The SOCI legislation introduces positive enforceable obligations on asset owners and operators, with Boards facing increasing requirements to understand, prepare and transparently monitor and report. The new Act is an asset-driven, principles-based legislation, which expands the risk domains from cyber to include supply chain, personnel and physical threats and hazards and drives a converged risk assessment view. This is essential in building resilience in the infrastructure sector. Why? Because we are in a virtual cyber war. Businesses and governments are unprepared for cyberattacks, even though they are confronted by the possibility every single day. The updated Act will take more infrastructure into consideration, because critical infrastructure has extended from well beyond large physical assets like transport and dams, power turbines and ports to groceries, financial services, broadcast service providers... In other words, the critical infrastructure landscape has expanded, and so has the number, complexity and magnitude of threats. Millions of assets are now in ambit play.

What does all this mean? Asset owners need to be continually vigilant, understand their asset and infrastructure stack, plan and prepare to mitigate all foreseeable and actionable risks.  

They cannot let their guards down, and need to continually ask themselves: what are the risks in front of us? The threat landscape is increasingly converging. Asset owners need to take a step back, and stop assessing risks on a siloed basis, and more on an ‘all hazards’ converged risk basis.

It’s important for Boards to comply with the Act as part of their fiduciary responsibilities. They need to remember that risks are foreseeable. Simply put, if you’re sitting in a leadership position, it is foreseeable that you will be attacked. For example, a cyberattack can cost you significant ransomware. An unsustainable supply chain can make your operations unviable. Board members need to understand all of these risks, and plan to mitigate them. In the case of the Act, the Federal Government will expect critical infrastructure assets owners to respond quickly. Leaders can start getting ready now, and need to get on the front foot.

Alexander Danne, Partner, Head of Energy + Infrastructure, Gilbert + Tobin, also shared some great insights and said that there are two risks to infrastructure: cybersecurity and infra technology. In other words, how can we build long term assets that are supported by contracts that can be renegotiated, depending on tech-driven or other changing circumstances? And how can you maintain obligation transparency? And the sustainability of the contractual environment? These are all considerations for existing and future infrastructure owners.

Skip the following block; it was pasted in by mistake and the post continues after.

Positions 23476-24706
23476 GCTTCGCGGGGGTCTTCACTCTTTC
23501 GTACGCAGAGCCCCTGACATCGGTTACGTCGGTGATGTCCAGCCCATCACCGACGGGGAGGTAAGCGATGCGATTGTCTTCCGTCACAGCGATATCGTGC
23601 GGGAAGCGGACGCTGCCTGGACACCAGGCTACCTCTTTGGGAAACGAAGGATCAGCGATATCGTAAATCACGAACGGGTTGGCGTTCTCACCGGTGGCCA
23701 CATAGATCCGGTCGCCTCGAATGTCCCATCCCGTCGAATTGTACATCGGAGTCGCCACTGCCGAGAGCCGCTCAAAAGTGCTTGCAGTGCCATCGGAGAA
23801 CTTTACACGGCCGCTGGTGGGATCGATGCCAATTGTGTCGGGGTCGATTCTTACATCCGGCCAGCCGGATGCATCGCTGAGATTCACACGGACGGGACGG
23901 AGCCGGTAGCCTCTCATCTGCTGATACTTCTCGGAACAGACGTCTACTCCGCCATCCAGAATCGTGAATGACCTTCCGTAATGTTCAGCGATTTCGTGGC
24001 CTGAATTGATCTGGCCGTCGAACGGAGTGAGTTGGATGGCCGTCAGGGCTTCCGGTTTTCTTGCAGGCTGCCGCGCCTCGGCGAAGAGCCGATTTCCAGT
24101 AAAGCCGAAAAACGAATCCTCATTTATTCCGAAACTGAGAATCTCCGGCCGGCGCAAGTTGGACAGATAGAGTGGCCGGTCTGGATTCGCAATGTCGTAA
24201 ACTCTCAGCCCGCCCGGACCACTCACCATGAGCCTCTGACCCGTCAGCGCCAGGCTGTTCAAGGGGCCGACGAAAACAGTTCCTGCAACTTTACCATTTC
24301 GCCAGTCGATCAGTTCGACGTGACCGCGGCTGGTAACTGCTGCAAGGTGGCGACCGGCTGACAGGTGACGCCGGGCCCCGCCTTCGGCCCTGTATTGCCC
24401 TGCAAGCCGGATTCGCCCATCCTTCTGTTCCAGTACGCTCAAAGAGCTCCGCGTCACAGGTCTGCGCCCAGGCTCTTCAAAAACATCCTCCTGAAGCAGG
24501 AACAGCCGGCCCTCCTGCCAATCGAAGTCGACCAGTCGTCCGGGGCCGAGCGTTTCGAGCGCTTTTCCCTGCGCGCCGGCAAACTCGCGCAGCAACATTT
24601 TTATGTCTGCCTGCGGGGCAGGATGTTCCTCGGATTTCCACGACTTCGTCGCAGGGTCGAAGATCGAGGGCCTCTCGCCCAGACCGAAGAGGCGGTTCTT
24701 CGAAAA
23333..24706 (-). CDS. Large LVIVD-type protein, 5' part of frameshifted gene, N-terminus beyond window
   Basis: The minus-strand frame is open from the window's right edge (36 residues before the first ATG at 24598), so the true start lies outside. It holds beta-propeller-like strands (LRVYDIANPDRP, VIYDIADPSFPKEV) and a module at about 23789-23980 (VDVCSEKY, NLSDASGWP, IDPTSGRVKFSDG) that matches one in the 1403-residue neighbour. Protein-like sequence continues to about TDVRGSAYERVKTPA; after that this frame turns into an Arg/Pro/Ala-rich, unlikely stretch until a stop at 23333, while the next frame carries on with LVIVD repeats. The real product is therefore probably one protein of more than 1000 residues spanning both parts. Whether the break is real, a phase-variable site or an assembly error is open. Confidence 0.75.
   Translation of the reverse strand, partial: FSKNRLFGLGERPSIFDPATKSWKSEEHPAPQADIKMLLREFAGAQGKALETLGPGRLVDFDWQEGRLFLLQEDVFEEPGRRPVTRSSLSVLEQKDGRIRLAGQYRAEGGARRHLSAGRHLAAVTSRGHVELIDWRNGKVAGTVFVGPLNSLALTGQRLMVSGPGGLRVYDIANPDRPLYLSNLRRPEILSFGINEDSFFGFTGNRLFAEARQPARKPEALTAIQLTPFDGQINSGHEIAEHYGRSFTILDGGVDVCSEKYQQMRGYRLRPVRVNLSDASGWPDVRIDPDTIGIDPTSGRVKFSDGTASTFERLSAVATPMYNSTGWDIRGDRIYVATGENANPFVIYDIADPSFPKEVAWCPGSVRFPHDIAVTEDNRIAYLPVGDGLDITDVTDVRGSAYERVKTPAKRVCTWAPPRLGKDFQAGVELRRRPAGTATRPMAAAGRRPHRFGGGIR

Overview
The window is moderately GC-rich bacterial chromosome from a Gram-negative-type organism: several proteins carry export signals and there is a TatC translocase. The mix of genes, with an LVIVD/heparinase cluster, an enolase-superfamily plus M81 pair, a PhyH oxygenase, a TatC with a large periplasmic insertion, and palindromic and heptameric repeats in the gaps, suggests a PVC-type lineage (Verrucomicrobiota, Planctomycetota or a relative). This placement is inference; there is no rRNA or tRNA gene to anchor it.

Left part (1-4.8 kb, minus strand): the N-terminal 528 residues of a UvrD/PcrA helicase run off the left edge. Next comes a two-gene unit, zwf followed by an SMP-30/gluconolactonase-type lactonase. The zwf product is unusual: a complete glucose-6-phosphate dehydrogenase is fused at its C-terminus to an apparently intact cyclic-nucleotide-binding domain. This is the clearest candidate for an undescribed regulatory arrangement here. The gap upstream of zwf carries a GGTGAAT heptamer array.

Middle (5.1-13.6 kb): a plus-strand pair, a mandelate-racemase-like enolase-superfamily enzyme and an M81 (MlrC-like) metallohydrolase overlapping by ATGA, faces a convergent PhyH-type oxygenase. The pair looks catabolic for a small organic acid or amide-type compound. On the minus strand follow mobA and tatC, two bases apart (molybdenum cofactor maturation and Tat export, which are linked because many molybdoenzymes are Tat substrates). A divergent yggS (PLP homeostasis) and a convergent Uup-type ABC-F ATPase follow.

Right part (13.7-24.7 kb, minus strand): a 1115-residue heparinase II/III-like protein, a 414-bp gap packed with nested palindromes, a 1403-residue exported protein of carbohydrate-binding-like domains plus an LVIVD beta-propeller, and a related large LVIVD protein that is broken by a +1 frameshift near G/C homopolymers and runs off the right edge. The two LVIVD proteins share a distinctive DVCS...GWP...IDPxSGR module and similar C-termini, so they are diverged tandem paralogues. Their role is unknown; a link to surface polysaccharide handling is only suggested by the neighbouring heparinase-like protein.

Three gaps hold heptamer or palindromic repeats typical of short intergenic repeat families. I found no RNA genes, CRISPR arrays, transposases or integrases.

Ultimately, great infrastructure makes Australia a fantastic place to live, work and thrive. Michelle closed our panel discussions with three great tips for leaders:

  1.  Really care! The secret to getting cyber right is to recognise that it is highly contextual. You cannot ‘pick up and put down’ what others are doing. Your organisation and the context in which you’re operating is different. It requires your attention, so focus on it
  2.  Back up your data remotely
  3.  Make sure you are truly recognising the cyber physical – be sharp on who you are employing, who is supplying you, and who else they are supplying to. Value chains are where the risks lie.

In closing, my key takeaway is organisations cannot be complacent. The pace, scale and sophistication of risks confronting organisations is continually growing. They need to know their assets in detail, focus on prevention rather than responding strategies, and be ready and willing to act when needed.


Alexander Danne, Partner, Head of Energy + Infrastructure, Gilbert + Tobin
Michelle Price, CEO, AustCyber
Theo Psychogios, Partner, Deloitte
Ainsley Simpson, CEO, Infrastructure Sustainability Council
Martin Kelly, Property Reporter, The Australian Financial Review

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Theo Psychogios

Theo Psychogios

Partner, Financial advisory

Theo has experience providing economic, policy, and commercial advice to public sector organisations and the private sector entities they engage with, particularly in the assessment and review of how government services can be delivered and the assessment, review and development of economic and social infrastructure. Theo’s primary focus is assisting clients assess the merits and value proposition of transformative urban renewal, service delivery reform, and major infrastructure investments.